Learning piano needn’t take forever: here are some tips for speedy learning.
- Firstly, select an instrument that feels good, sounds good and inspires you to play: you can’t underestimate how important this is to keep you engaged with learning.
- Next up, from the start of the learning process, sit comfortably at the piano, don’t hunch over and always play from your fingers, not your wrists or arms. Economy of movement is also important: if you are having to move your hands, wrists and arms loads that’s wasted energy. Relax your arms and body and let your figures do the work.
- Use a metronome at all times to give you a rhythmic framework when practicing. If you practice or play without a timing reference you will find it much harder and slower to learn. Don’t overlook timing!
- Start with learning scales as soon as possible to aid technique and note reading too. Scales are a tried and tested way to improve your playing, technique and stamina.
- If you envisage yourself doing exams, then try and start on an approved syllabus (such as ABRSM in the UK) and then you won’t find you’ve wasted any time: there are approved classical (and also jazz routes now too) to cater for all tastes.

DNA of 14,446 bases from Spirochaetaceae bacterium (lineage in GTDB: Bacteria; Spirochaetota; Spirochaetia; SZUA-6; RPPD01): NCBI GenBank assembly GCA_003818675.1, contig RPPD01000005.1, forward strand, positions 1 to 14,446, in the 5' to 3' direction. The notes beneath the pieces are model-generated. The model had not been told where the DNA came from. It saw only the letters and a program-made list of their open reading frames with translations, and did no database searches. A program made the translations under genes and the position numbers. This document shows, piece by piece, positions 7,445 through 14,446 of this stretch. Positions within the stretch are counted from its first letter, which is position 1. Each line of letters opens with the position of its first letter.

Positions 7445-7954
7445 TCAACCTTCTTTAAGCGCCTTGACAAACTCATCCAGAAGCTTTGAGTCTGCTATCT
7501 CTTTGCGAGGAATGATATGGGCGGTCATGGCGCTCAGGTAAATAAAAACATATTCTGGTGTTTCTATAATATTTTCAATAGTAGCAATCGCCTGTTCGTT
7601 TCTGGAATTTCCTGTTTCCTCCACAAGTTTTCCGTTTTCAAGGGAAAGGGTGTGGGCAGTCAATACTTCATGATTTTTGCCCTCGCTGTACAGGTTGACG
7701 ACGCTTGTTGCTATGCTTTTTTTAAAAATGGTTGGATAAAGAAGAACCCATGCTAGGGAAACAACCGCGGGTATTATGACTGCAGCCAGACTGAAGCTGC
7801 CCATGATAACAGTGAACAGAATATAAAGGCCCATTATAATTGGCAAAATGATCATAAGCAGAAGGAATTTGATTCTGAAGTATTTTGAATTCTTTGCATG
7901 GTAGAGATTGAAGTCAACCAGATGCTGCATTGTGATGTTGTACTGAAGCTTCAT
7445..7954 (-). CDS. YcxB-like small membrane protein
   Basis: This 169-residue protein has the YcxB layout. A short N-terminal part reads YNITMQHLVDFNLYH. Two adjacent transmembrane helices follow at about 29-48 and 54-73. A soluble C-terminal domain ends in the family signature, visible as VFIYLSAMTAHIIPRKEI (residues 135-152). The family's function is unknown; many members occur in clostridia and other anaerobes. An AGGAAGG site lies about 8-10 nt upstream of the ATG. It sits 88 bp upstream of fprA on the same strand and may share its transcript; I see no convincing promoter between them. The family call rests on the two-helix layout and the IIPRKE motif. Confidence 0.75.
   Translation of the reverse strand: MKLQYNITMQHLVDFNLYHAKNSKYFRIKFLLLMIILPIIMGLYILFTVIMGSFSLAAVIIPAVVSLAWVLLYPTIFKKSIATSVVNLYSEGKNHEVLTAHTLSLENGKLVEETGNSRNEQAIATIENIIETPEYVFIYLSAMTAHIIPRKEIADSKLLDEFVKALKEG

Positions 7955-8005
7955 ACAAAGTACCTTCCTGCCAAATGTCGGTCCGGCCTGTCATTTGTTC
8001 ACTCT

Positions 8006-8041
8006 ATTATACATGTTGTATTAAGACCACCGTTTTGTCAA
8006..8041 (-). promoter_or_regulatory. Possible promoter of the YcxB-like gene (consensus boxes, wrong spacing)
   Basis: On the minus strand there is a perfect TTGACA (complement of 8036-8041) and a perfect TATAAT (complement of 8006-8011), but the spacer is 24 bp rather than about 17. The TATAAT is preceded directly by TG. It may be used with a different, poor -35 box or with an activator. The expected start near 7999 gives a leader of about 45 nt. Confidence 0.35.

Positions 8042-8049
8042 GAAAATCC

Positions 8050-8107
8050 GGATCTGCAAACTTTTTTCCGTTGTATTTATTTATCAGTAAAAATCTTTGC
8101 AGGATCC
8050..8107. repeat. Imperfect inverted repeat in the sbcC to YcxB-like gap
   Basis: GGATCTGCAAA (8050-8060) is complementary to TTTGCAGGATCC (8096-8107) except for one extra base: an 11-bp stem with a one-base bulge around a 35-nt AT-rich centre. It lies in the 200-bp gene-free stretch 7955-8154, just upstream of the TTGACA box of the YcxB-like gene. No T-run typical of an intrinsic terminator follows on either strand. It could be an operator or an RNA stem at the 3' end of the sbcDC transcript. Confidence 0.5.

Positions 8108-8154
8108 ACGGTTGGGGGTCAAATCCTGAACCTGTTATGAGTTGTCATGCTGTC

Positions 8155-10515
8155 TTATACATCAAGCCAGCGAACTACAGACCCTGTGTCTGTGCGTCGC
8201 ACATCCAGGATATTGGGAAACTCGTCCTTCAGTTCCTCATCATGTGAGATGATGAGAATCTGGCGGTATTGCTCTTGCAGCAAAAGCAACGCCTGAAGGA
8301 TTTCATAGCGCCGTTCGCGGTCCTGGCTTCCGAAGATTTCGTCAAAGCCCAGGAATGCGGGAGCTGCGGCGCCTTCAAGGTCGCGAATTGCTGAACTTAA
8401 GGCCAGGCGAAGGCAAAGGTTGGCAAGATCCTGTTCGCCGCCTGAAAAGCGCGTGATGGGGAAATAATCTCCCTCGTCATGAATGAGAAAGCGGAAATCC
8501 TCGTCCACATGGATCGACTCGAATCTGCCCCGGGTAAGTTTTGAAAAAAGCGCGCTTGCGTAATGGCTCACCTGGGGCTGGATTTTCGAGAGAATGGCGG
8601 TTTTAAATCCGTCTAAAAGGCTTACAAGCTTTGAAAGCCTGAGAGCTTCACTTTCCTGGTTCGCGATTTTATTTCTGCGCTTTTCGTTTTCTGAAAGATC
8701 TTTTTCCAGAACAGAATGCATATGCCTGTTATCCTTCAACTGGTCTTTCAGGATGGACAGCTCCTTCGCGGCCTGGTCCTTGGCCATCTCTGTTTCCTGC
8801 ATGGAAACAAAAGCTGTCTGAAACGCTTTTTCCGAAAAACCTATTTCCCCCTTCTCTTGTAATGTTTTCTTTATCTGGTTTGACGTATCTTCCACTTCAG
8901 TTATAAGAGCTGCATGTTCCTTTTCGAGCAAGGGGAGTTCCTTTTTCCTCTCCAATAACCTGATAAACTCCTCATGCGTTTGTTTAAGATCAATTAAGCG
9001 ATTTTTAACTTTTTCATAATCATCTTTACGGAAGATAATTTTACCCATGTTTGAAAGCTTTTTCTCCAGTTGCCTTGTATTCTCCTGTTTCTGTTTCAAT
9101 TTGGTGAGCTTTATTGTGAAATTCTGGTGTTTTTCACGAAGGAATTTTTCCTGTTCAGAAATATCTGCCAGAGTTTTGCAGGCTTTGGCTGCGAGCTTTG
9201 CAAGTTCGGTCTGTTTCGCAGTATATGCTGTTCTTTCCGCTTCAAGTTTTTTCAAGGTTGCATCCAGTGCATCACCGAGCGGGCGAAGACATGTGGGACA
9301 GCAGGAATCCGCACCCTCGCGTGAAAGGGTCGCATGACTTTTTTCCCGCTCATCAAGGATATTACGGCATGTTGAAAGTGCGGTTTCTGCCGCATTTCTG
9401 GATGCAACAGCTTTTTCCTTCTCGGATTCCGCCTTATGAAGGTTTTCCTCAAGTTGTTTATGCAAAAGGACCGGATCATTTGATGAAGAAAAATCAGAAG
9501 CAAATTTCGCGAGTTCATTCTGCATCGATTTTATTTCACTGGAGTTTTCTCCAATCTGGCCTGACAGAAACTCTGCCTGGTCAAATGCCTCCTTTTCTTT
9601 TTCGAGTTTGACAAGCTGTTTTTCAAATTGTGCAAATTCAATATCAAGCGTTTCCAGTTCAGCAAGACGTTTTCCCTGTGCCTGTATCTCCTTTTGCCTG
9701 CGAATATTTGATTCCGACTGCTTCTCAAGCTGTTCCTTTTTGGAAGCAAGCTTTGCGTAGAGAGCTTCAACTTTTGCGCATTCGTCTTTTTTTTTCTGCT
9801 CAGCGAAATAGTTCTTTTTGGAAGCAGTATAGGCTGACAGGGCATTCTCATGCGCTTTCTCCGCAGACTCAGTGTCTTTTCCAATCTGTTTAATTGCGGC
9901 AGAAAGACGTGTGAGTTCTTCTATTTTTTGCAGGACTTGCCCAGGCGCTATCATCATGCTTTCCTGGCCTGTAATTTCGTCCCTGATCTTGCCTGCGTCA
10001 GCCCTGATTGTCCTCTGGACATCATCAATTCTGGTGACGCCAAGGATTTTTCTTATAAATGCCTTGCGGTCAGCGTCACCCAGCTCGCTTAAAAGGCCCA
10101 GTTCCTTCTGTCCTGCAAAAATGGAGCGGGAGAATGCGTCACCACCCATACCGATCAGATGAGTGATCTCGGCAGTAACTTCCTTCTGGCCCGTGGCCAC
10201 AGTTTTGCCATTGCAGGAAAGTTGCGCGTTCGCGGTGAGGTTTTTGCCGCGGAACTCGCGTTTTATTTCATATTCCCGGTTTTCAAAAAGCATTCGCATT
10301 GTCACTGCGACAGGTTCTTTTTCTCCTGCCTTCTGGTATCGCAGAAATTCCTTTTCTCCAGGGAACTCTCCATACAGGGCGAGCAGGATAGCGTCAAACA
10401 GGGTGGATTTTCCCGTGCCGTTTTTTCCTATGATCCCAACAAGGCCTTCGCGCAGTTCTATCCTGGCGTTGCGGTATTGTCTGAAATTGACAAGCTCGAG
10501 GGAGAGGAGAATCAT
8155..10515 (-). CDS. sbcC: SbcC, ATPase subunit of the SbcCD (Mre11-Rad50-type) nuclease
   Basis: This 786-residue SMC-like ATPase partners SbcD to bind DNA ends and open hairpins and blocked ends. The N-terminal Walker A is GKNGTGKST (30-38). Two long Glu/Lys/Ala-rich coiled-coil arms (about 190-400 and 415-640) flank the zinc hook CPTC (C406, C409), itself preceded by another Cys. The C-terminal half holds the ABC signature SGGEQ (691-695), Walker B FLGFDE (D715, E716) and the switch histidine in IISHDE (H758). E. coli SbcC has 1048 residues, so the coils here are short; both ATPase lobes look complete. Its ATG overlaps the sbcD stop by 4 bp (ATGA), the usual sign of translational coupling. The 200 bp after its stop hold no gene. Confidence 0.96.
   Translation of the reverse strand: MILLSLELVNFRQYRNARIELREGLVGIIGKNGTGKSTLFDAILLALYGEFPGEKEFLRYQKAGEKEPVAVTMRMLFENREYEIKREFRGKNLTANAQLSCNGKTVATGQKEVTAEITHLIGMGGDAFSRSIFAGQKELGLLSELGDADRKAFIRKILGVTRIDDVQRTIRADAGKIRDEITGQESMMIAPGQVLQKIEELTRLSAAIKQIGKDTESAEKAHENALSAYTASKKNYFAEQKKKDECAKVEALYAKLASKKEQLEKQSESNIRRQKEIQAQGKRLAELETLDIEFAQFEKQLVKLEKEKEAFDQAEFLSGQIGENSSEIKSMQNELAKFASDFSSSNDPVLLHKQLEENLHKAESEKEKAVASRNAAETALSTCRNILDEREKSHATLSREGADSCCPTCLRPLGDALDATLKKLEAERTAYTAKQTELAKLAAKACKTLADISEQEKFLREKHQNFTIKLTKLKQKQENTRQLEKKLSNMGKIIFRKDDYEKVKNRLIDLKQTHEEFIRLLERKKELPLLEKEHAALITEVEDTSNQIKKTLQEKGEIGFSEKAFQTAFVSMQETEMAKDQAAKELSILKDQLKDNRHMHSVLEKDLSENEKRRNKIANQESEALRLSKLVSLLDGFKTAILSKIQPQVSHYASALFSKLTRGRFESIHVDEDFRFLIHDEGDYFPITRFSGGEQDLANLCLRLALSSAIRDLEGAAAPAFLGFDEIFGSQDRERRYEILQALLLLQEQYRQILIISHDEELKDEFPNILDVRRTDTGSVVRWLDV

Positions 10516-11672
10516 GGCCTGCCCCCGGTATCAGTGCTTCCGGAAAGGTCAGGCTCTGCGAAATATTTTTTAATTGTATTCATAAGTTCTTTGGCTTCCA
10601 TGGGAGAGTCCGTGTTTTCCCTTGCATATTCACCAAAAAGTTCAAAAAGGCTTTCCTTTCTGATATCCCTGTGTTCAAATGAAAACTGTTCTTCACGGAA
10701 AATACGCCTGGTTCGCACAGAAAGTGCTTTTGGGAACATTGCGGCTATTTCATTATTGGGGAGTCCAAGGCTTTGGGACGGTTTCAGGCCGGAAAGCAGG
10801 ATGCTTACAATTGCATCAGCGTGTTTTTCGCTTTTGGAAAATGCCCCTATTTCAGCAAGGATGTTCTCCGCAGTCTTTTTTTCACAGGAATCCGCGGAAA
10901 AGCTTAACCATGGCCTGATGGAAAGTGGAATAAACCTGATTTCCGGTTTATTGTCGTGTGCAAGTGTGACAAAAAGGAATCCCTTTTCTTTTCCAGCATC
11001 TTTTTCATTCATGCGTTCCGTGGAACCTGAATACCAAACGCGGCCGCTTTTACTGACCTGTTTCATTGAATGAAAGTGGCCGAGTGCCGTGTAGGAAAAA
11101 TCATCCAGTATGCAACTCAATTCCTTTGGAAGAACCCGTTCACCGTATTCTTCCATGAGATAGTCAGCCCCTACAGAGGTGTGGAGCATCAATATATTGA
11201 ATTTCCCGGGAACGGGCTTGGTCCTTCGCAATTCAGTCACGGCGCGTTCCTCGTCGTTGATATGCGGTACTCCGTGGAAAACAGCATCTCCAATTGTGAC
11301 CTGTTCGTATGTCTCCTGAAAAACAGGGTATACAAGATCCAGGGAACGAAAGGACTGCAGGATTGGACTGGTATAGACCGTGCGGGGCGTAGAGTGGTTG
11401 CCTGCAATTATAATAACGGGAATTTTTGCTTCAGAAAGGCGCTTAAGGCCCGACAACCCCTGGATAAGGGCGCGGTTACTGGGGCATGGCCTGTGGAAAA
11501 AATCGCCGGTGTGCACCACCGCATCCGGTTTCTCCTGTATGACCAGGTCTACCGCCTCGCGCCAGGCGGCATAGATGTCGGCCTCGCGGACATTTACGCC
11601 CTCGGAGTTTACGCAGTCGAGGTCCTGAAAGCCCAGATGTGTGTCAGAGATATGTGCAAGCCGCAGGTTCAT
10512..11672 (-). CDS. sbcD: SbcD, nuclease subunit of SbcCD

- Whilst there are many apps out there for learning, real sheet music and books are still as valid as ever. They are tried and tested.
- There’s nothing wrong with a paper and pen either and it’s great to develop your theory and to be able to write music physically with a pen and paper: it’s a very useful skill that many pro musicians still rely on and isn’t going anywhere anytime soon!
- As well as having your head in apps and books, remember that just sitting down and playing without constraints is massively important. Try composing your own tunes, jam along to your favourite music, record yourself/listen back, or jam with friends online over Skype, FaceTime or Zoom.
- Don’t forget that one to one tuition with a reputable teacher will always help too.